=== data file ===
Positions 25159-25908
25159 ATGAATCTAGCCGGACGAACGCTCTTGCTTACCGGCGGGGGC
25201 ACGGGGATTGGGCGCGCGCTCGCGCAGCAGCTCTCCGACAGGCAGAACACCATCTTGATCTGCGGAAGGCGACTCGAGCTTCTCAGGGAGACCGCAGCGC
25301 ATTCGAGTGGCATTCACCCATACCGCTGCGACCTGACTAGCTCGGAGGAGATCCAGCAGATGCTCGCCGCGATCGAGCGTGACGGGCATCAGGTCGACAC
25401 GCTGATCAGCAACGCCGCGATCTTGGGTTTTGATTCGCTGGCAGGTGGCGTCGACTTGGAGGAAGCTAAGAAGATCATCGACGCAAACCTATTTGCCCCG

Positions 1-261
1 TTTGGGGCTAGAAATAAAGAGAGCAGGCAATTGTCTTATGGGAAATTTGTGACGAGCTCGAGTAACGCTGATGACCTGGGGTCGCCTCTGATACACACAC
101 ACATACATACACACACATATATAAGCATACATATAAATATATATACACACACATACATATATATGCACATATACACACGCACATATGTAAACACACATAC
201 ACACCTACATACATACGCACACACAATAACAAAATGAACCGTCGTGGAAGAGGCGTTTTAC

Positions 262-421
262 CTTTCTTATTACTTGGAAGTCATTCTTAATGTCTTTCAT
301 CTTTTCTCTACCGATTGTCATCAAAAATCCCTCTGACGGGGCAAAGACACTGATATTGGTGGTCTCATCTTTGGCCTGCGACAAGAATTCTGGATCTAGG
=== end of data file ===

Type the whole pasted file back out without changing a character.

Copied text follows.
Positions 25159-25908
25159 ATGAATCTAGCCGGACGAACGCTCTTGCTTACCGGCGGGGGC
25201 ACGGGGATTGGGCGCGCGCTCGCGCAGCAGCTCTCCGACAGGCAGAACACCATCTTGATCTGCGGAAGGCGACTCGAGCTTCTCAGGGAGACCGCAGCGC
25301 ATTCGAGTGGCATTCACCCATACCGCTGCGACCTGACTAGCTCGGAGGAGATCCAGCAGATGCTCGCCGCGATCGAGCGTGACGGGCATCAGGTCGACAC
25401 GCTGATCAGCAACGCCGCGATCTTGGGTTTTGATTCGCTGGCAGGTGGCGTCGACTTGGAGGAAGCTAAGAAGATCATCGACGCAAACCTATTTGCCCCG

Positions 1-261
1 TTTGGGGCTAGAAATAAAGAGAGCAGGCAATTGTCTTATGGGAAATTTGTGACGAGCTCGAGTAACGCTGATGACCTGGGGTCGCCTCTGATACACACAC
101 ACATACATACACACACATATATAAGCATACATATAAATATATATACACACACATACATATATATGCACATATACACACGCACATATGTAAACACACATAC
201 ACACCTACATACATACGCACACACAATAACAAAATGAACCGTCGTGGAAGAGGCGTTTTAC

Positions 262-421
262 CTTTCTTATTACTTGGAAGTCATTCTTAATGTCTTTCAT
301 CTTTTCTCTACCGATTGTCATCAAAAATCCCTCTGACGGGGCAAAGACACTGATATTGGTGGTCTCATCTTTGGCCTGCGACAAGAATTCTGGATCTAGG